Age-related white matter changes have been associated with cognitive functioning, even though their role is not fully understood. This work aimed to test a 3-factor model of the neuropsychological assessment battery and evaluate how the model fit the data longitudinally. Confirmatory factor analysis (CFA) was used to investigate the dimensions of a structured set of neuropsychological tests administered to a multicenter, international sample of independent older adults (LADIS study). Six hundred and thirty-eight older adults completed baseline neuropsychological, clinical, functional and motor assessments, which were repeated each year for a 3-year follow-up. CFA provided support for a 3-factor model. These factors involve the dimensions of executive functions, memory functions, and speed and motor control abilities. Performance decreased in most neuropsychological measures. Results showed that executive functioning, memory and speed of motor abilities are valid latent variables of neuropsychological performance among older adults, and that this structure is relatively consistent longitudinally, even though performance decreases with time.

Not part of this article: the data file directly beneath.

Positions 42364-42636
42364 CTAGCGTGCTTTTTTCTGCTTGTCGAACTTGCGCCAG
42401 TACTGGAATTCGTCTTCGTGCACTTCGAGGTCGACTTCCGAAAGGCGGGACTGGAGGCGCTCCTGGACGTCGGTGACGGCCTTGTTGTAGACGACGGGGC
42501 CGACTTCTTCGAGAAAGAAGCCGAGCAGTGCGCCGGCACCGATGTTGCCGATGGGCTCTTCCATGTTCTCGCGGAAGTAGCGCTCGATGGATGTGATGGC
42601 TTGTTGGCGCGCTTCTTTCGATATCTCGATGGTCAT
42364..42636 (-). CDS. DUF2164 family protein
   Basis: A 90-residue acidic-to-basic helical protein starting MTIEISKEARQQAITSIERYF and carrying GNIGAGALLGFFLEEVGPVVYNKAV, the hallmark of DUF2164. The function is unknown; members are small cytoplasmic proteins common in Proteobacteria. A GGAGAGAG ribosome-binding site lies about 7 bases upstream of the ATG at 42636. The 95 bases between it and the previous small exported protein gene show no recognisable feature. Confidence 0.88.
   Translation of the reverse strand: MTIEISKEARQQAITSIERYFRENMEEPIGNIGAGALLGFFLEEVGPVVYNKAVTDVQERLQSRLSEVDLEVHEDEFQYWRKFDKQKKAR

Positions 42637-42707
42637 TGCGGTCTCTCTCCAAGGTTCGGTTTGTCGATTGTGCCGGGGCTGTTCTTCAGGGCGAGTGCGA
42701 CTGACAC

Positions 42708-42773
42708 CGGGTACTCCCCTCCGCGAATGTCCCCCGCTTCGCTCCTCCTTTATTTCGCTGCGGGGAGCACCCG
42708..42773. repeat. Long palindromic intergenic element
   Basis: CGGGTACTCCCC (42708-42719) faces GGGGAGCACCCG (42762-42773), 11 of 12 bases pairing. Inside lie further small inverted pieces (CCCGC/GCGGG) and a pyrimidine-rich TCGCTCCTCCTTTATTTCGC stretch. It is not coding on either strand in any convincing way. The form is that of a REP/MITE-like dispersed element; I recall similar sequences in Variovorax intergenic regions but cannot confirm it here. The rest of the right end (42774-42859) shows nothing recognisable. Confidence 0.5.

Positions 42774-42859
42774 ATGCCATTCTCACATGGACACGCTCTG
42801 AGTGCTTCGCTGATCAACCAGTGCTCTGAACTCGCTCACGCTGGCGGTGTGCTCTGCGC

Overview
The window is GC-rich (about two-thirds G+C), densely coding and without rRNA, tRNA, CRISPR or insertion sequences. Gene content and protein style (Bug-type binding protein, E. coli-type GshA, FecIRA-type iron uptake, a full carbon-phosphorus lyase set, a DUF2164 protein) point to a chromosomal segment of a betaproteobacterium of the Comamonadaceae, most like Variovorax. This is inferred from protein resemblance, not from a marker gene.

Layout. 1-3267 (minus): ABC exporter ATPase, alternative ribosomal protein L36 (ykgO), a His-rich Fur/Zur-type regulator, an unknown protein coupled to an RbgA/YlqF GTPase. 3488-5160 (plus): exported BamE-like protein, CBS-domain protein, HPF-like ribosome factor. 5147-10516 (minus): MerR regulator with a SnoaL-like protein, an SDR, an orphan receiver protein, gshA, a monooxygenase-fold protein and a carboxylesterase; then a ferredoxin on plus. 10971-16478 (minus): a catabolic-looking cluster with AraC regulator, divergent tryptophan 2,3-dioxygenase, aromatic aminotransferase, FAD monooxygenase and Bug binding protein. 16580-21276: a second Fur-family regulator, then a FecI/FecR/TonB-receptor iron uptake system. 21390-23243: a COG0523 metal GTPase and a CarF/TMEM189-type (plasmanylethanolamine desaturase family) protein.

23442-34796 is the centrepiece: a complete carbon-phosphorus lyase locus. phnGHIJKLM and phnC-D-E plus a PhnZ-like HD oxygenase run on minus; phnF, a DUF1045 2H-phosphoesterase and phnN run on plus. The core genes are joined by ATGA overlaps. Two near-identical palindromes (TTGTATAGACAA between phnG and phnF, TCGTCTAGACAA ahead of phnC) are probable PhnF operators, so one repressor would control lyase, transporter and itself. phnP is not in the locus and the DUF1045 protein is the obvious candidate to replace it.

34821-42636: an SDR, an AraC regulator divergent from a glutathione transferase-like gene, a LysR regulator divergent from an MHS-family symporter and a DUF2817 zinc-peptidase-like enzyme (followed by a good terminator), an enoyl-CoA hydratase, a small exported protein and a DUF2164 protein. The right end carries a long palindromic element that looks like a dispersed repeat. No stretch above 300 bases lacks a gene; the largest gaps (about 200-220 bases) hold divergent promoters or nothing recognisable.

Neuropsychology, Development and Cognition. Section A: Journal of Clinical and Experimental Neuropsychology, 2013, Vol 35, Issue 3, p. 269-278